While they were once a fairly rare occurrence, data breaches have steadily become a near-constant issue for businesses and consumers alike. According to a recent report from Risk Basked Security, there were 3,932 publicly reported data breaches in 2020, compromising over 37 billion records. Additionally, not every data breach is reported publicly, either due a lack of awareness or efforts to keep them under control.
It’s an issue that isn’t going away and has serious repercussions for everyone involved. For businesses, a single data breach can be crippling, with IBM and the Ponemon Institute claiming that the average data breach in the U.S. costs can a company roughly $8.19 million, or $242 per breached record. Meanwhile, can expose the personal data of millions (or billions) of people, potentially opening them up to identity theft and other forms of cybercrime.
So what should you do if your data is exposed?
What is a Data Breach?
The U.S. Department of Justice refers to a breach as “the loss of control, compromise, unauthorized disclosure, unauthorized acquisition, access for an unauthorized purpose, or other unauthorized access, to data, whether physical or electronic.” Put simply though, a data breach is any incident where confidential or sensitive information is access without permission. Though data breaches did occur in the pre-internet days, they have become increasingly common in the past two decades due to widespread adoption of eCommerce and the popularity of social media.
How Do Data Breaches Happen?
There are many different ways that a data breach can occur. Some of the most common causes include:
- Poor Security: Some organizations do not take proper security precautions, using poor passwords and databases lacking proper configuration.
- Hacking: The most common method, where a cybercriminal forces their way into a system, either through coding or stolen credentials.
- Malware: Cybercriminals will often use software like RAM scrapers and keyloggers to steal passwords and other sensitive information.
- Phishing: A strategy where cybercriminals send a seemingly legitimate email that either contains malicious software or asks for private information.
- Social Engineering: Similar to phishing, sometimes crooks will directly contact their targets under false pretenses to ask them for private information.
- Lost/Stolen Media: Most data breaches occur remotely, but some criminals will steal computers, hard drives, and paperwork containing sensitive data instead.
- Accidental Publication: There have been several instances where organizations unintentionally exposed their user’s information to the public.
What To Do If Your Data Has Been Exposed
First of all, you need to confirm that the breach even occurred. You might have received an email saying that there has been a breach, but this could be a phishing attempt by scammers who are posing as the potentially breached company in an effort to steal your personal information. Instead of answering these potentially fake emails, go directly to the company’s website or call them to confirm the breach.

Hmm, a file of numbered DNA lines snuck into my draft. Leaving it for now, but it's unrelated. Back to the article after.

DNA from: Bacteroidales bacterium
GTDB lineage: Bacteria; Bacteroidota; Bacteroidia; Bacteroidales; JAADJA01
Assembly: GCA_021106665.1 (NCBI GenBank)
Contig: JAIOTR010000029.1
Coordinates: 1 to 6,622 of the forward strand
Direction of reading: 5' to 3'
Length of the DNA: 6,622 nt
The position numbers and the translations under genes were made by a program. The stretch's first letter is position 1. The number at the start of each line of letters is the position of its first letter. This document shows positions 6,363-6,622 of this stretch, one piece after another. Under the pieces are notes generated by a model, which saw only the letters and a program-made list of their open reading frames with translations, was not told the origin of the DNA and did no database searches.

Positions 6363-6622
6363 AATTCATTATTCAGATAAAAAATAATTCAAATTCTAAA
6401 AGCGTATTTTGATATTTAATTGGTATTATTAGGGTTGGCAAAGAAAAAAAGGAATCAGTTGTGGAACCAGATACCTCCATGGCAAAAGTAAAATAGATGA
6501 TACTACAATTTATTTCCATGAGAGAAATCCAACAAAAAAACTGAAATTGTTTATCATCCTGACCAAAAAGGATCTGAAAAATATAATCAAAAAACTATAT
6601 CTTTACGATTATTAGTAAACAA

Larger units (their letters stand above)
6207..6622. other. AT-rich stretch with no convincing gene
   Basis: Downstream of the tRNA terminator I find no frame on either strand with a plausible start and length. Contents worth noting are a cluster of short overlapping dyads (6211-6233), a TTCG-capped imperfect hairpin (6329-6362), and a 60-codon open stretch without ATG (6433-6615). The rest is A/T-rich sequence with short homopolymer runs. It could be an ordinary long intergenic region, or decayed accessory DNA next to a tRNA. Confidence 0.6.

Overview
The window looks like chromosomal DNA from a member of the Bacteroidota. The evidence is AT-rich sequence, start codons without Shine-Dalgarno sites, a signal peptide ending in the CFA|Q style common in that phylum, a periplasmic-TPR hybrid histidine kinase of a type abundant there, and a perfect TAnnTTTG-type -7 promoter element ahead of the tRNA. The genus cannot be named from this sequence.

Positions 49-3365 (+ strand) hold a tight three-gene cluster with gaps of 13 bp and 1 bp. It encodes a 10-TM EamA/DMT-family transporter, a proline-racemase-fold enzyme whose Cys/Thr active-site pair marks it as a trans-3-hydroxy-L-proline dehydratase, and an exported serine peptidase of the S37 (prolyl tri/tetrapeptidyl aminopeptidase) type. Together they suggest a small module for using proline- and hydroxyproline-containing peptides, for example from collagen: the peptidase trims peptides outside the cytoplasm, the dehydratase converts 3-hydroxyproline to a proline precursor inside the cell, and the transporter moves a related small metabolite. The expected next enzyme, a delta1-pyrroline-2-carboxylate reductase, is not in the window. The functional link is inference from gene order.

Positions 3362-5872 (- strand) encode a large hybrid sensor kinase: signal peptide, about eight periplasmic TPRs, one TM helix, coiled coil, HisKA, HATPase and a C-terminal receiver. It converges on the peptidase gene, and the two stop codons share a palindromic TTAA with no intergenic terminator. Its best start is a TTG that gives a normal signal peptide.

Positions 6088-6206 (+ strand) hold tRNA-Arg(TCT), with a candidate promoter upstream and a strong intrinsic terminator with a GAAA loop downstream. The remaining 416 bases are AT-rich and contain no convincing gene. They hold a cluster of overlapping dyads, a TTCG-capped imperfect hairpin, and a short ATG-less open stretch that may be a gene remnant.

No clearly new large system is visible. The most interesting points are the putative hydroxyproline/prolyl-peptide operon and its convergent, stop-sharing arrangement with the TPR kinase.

From there, you need to find out if your individual information was compromised and what type of data was stolen. The specific of data that was compromised will determine how you should move forward. If your credit card number was exposed, you can simple cancel the card and replace it, but if your Social Security number (SSN) or some other personal identifiable information (PII) was exposed, this could lead to bigger problems. Regardless of what data was stolen though, it is a good idea to change your online logins, passwords, and security questions to prevent cybercriminals from accessing your accounts.
Depending on what organization was breached, it might offer some help to protect you against identity theft. You should consider taking the offer, especially if your PII or SSN were exposed, as you will need to closely monitor your credit and finances. Having additional help on the matter will be essential. Also, be sure to contact your bank and credit card account companies immediately, working with them to close any potentially compromised accounts and resolve any fraudulent transactions.
Data breaches are becoming more and more frequent, so it is vital to be informed and act quickly when they do happen. If you you’re a victim of a data breach, keep these steps in mind to protect yourself. No one can prevent all identity theft or cybercrime, but by staying alert, communicating clearly, and taking proper safety precautions, you can mitigate their impact and stay safe!